Centrally located on the east coast of Japan on the edge of Tokyo Bay, Yokohama is the second largest city in Japan after Tokyo’s combined 23 Wards.
When Japan first opened its borders to trade after Commodore Matthew Perry arrived in Japan around 1854, Yokohama was a small fishing village that was home to around 600 people. By 1859 Yokohama was setup as the countries first port and the small village soon began to develop as trading city, pursuing exports of Japanese silks and tea.
1923’s Great Kanto Earthquake totally devastated Yokohama, however It’s original state was mostly restored by around 1929. By the early 1930’s much of the coastline was redeveloped or extended via reclamation to focus on heavy chemical production.
During World War II Yokohama was bombed on May 29, 1945, the fire that followed the bombing eventually caused saw 42% of the city be destroyed. During the American occupation of Japan following the war Yokohama’s port was used by US and played an important part in the Korean War. Reconstruction of the city was slow at the time, but Yokohama did see rapid growth once the Japanese economy bounced back in the 1950’s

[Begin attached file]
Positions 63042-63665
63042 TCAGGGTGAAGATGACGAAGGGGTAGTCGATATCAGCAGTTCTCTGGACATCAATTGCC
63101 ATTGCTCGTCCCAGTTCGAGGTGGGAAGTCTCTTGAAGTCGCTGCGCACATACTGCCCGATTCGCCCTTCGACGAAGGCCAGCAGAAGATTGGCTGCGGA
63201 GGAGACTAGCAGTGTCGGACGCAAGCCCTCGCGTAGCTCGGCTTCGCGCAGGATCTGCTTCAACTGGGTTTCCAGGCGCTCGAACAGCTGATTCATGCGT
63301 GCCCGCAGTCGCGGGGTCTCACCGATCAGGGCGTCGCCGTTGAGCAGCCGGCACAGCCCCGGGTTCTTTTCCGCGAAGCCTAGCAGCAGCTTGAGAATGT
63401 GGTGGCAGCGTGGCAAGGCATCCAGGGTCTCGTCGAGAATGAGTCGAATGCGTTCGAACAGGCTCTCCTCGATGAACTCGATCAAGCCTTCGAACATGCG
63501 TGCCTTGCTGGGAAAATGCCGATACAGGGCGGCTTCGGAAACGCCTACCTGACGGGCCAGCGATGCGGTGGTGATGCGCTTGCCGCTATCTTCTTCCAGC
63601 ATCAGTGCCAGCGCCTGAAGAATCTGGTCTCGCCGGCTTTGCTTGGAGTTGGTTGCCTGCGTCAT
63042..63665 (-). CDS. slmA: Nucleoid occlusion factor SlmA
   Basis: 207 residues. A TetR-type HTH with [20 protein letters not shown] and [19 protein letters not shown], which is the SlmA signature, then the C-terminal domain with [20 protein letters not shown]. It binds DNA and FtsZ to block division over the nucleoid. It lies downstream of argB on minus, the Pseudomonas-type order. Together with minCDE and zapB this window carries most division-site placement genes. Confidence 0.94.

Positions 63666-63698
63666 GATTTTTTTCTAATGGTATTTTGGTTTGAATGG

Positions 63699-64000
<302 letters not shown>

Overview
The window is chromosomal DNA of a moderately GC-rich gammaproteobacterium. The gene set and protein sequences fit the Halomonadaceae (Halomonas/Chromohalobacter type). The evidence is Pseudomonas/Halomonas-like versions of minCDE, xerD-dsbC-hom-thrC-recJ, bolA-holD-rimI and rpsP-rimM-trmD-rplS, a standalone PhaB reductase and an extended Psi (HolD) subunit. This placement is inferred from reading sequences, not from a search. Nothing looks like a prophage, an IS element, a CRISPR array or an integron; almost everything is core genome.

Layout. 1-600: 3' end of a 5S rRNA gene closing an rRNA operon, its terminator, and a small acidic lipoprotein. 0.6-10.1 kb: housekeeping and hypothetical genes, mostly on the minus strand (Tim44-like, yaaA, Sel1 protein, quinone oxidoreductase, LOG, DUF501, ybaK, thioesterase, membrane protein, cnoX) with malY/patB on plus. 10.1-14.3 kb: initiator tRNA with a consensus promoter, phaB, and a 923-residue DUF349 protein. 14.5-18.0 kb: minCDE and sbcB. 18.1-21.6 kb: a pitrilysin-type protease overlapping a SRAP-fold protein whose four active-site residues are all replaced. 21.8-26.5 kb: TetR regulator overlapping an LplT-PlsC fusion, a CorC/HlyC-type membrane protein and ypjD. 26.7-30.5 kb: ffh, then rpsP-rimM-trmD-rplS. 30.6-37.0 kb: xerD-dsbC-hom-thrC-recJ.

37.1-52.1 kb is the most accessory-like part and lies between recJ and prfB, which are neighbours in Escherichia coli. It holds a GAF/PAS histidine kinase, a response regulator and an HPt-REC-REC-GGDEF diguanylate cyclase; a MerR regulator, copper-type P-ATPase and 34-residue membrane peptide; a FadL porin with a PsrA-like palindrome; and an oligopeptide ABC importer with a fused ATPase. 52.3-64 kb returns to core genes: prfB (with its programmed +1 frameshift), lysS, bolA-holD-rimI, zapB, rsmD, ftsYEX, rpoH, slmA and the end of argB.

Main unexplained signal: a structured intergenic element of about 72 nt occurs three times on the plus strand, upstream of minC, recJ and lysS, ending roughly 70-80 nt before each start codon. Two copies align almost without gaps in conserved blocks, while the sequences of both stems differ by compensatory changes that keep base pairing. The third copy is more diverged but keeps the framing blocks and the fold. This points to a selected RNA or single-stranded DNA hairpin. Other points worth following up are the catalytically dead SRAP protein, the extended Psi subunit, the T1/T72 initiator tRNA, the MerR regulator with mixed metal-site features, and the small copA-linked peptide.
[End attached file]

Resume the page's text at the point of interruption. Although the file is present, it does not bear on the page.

Shipping still plays an important part in Yokohama today, but much of the former port area and ship yards near central Yokohama has been redeveloped into parks, shopping centres and tourist attractions.
Yokohama is located south of Tokyo on the west side of Tokyo Bay. The city is serviced by the Shinkansen Bullet train and several local lines out of Tokyo. The closest airport would be Tokyo’s Haneda, but the most common entry into Japan is via Tokyo’s Narita Airport. Narita is located on the other side of Tokyo but direct access to Yokohama from the airport can be made via the Narita Express (NEX). An international cruise ship terminal also operates in Yokohama at Kannai.